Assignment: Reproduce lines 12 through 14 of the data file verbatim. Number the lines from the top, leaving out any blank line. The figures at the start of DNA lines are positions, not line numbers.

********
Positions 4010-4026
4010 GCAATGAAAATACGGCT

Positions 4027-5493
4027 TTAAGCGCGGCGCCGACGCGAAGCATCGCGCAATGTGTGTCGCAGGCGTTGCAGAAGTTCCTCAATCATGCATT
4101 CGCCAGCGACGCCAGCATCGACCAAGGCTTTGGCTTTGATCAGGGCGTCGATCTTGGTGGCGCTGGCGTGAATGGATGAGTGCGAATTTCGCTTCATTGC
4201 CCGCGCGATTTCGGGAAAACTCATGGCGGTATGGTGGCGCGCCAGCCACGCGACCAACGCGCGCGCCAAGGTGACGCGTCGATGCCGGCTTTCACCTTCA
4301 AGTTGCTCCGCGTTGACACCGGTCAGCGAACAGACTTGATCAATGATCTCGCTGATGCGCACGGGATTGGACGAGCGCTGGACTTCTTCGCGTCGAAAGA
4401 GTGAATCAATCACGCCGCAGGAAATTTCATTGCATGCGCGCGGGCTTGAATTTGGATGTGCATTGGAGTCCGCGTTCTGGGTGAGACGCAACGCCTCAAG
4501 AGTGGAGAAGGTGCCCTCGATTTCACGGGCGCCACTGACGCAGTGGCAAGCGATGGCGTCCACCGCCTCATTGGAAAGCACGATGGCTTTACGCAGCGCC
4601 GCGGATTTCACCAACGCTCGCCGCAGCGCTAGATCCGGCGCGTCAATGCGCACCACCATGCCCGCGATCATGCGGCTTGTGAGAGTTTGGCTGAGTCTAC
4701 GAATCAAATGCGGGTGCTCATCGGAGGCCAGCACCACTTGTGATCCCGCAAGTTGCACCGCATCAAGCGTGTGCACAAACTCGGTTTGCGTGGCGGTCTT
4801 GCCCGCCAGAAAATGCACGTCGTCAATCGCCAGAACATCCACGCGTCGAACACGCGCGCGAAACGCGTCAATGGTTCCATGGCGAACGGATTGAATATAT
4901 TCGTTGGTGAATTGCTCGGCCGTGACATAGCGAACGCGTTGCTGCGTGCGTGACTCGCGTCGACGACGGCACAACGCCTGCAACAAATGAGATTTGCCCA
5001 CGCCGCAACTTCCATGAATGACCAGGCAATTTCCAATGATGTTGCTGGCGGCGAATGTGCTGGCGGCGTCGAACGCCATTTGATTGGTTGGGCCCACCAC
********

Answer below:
4801 GCCCGCCAGAAAATGCACGTCGTCAATCGCCAGAACATCCACGCGTCGAACACGCGCGCGAAACGCGTCAATGGTTCCATGGCGAACGGATTGAATATAT
4901 TCGTTGGTGAATTGCTCGGCCGTGACATAGCGAACGCGTTGCTGCGTGCGTGACTCGCGTCGACGACGGCACAACGCCTGCAACAAATGAGATTTGCCCA
5001 CGCCGCAACTTCCATGAATGACCAGGCAATTTCCAATGATGTTGCTGGCGGCGAATGTGCTGGCGGCGTCGAACGCCATTTGATTGGTTGGGCCCACCAC